The delta variant was the dominant strain in India during the study period, accounting for approximately 80% of all confirmed COVID-19 cases.
BBV152 is a Vero cell-derived, inactivated whole-virion vaccine formulated with a novel adjuvant and administered in a two-dose regimen, 28 days apart.
BBV152 was approved for emergency use in India for people aged 18. The World Health Organization (WHO) added BBV152 to its list of approved emergency use COVID-19 vaccines in November 2021.
Healthcare workers were primarily offered the BBV152 vaccine, presenting a unique opportunity to evaluate its real-world effectiveness.
“Our study offers a more complete picture of how BBV152 performs in the field and should be considered in the context of COVID-19 surge conditions in India, combined with the possible immune evasive potential of the delta variant.
Our findings add to the growing body of evidence that rapid vaccine rollout programs remain the most promising path to pandemic control while public health policies must continue to include additional protective measures, such as mask-wearing and social distancing,” says Dr. Manish Soneja, Additional Professor of Medicine at AIIMS in New Delhi.
Researchers conducted a test-negative control study between April 15 and May 15, 2021, to evaluate the effectiveness of BBV152 vaccine against symptomatic RT-PCR confirmed SARS-CoV-2 infection.
Of the 2,714 employees in the study population, 1,617 people tested positive for SARS-CoV-2 infection, and 1,097 tested negative. Positive cases were matched to negative RT-PCR tests (controls) using a 1:1 ratio based on age and gender.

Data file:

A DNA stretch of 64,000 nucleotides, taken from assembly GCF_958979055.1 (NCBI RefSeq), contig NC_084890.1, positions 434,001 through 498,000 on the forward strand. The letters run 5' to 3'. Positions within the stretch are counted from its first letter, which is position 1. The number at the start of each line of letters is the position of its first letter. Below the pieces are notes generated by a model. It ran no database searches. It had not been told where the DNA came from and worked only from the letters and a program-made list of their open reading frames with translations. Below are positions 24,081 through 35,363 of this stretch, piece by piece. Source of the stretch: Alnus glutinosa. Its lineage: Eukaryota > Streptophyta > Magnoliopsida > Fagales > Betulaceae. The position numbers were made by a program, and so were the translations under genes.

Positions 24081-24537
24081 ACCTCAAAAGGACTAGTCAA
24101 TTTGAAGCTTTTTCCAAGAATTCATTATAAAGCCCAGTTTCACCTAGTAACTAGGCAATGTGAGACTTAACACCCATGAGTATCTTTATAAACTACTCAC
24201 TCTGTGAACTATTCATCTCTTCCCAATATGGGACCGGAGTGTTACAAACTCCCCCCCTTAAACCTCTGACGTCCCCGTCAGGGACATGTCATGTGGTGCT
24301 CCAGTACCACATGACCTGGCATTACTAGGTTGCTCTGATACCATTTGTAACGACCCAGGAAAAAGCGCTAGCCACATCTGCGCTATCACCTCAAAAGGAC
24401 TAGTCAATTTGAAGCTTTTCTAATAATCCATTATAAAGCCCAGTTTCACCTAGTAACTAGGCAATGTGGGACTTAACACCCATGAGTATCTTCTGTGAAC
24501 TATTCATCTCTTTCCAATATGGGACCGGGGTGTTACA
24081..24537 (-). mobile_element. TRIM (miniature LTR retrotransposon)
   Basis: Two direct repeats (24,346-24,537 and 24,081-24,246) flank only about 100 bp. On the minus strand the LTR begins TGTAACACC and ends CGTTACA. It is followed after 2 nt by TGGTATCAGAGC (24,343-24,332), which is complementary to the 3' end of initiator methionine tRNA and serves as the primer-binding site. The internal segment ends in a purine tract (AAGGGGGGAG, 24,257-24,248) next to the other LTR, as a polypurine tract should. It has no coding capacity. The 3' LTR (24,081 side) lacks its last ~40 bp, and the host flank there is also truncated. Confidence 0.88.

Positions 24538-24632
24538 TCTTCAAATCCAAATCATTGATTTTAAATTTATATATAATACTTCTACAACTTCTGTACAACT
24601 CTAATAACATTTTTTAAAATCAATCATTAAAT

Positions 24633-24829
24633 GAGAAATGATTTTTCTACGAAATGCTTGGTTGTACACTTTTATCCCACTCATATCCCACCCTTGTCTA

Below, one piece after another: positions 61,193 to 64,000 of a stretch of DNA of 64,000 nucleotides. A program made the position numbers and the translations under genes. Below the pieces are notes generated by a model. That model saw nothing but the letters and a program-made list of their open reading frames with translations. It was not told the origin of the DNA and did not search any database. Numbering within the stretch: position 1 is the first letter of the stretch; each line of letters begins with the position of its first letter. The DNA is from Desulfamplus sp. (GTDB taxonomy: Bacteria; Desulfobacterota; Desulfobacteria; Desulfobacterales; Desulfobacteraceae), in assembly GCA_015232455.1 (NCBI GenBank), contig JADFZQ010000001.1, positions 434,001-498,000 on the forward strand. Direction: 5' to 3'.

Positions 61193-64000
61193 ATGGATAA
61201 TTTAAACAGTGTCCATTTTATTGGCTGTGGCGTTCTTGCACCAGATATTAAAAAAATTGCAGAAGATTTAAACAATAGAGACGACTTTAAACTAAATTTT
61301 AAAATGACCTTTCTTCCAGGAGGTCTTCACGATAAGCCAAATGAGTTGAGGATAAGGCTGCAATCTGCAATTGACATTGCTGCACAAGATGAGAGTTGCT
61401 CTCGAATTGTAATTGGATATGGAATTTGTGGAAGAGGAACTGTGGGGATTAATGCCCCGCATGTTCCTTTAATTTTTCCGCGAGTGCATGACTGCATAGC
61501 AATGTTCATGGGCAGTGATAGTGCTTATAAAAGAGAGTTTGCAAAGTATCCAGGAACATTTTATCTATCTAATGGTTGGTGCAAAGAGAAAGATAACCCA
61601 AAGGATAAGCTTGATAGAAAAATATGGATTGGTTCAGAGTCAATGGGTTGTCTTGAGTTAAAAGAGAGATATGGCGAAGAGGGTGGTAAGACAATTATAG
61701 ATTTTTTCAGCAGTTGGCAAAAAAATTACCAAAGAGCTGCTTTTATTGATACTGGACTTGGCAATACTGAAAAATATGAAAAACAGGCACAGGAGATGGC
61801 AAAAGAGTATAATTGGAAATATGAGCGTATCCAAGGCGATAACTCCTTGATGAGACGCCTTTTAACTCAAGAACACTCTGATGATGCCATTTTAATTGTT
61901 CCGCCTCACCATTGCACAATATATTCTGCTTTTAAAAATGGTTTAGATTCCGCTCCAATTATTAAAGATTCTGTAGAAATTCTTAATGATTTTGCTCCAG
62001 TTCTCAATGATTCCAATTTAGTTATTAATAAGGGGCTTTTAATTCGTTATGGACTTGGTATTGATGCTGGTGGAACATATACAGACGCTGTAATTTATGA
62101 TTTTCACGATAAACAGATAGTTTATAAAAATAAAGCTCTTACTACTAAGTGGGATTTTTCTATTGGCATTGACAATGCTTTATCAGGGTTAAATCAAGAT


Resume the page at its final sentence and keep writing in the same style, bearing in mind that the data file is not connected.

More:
The odds of vaccination with BBV152 were compared between cases and controls and adjusted for occupational exposure to COVID-19, previous SARS-CoV-2 infection, and infection dates.
The adjusted vaccine effectiveness against symptomatic COVID-19 after two doses of BBV152 with the second dose administered 14 or more days before undergoing RT-PCR testing was 50%. The effectiveness of two vaccine doses remained stable over the seven-week follow-up period.
The majority of participants were tested for SARS-CoV-2 infection during the first 20 days of the 30-day study when the test positivity rate for COVID-19 was at its peak in India. Requests for testing gradually declined toward the end of the study period.
The median interval between receipt of the last vaccine dose and the end of the study period (May 15, 2021) for those who had received one dose was 37 days (range 7 to 119) days and 50 days (range 5 to 103) days for those who had received two doses.
The adjusted vaccine effectiveness of the first dose, estimated after 7 and 21 days, was low, which is consistent with the performance of other vaccines against the delta variant and indicates the importance of a second dose to achieve vaccine effectiveness.
“Findings from the study confirm previous research indicating that two doses of BBV152 are required to achieve maximum protection and that all vaccine roll-out plans must follow the recommended dosing schedule.
More studies are required to better understand how these findings translate to BBV152’s effectiveness against delta and other variants of concern, especially related to severe COVID-19 infection, hospitalization, and deaths,” says Dr. Parul Kodan, Assistant Professor of Medicine at AIIMS in New Delhi.